“Working student.” It’s a phrase that is often thrown around in the horse world, but what does it really involve? If you’re questioning whether being a working student is right for you, or even whether you should take a working student on yourself, this information about the world of the working student may help you decide.
The Basics of Being a Working Student
The exact duties of a working student are a bit hard to describe, since every working student position is different. Typically, a working student is a young adult who aspires to become a professional rider or trainer. An established rider or trainer often takes on a working student for help with their barn and horses. In exchange, working students usually receive riding lessons from the trainer or rider.
Many working student positions include lodging, though there is rarely any monetary pay involved. Instead, working students receive knowledge and training. The job of a working student can be a hard one, usually requiring long hours and offering few days off. If a rider is traveling, working students may travel a circuit with the rider, or they may stay back at the barn to take care of the horses who are staying behind.
Why Be a Working Student
Being a working student requires a lot of physical work with very little financial reward. So why do it? The rewards of being a working student are based more in the instruction and experience that you receive while working the position. Working students often have the opportunity to ride talented upper-level horses that they might not otherwise be able to ride. Additionally, if you are working under a quality rider or trainer, you can’t beat the instruction that you will receive.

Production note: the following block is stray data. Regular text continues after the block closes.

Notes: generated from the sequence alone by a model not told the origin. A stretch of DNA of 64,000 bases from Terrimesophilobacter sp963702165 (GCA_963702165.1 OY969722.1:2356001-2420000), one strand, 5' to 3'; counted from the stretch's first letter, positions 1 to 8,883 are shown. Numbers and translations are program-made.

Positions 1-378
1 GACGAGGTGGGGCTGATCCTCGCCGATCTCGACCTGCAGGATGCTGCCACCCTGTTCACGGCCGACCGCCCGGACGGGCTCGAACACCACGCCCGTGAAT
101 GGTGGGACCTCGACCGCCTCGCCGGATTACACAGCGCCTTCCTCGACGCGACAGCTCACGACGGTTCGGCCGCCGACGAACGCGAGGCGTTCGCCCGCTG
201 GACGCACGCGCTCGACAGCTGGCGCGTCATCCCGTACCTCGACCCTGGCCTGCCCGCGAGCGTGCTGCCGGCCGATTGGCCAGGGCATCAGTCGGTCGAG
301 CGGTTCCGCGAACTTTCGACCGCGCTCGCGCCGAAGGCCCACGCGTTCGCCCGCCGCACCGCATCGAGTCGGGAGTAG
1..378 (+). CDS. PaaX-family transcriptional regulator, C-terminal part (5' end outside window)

Evaluating a Working Student Position
If you are considering becoming a working student, take a look at the different positions available. If you have a rider or trainer that you admire, find out if they are or will be accepting working students. In the meantime, brush up on your horse care, grooming, and riding skills, and ask your current trainer if you can use them as a reference.
When considering a particular working student position, it is important to thoroughly understand just what your responsibilities and time commitment will be. You should also specifically ask about what you receive in return – is your housing paid for? How many lessons will you receive, and how regularly? If there is no monetary stipend, then consider how you will cover your own expenses, such as food.
Working student opportunities can be a great way to get a leg up in the horse world as you learn from some of the best in the industry.
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Original source: What is a Working Student in the Horse Industry?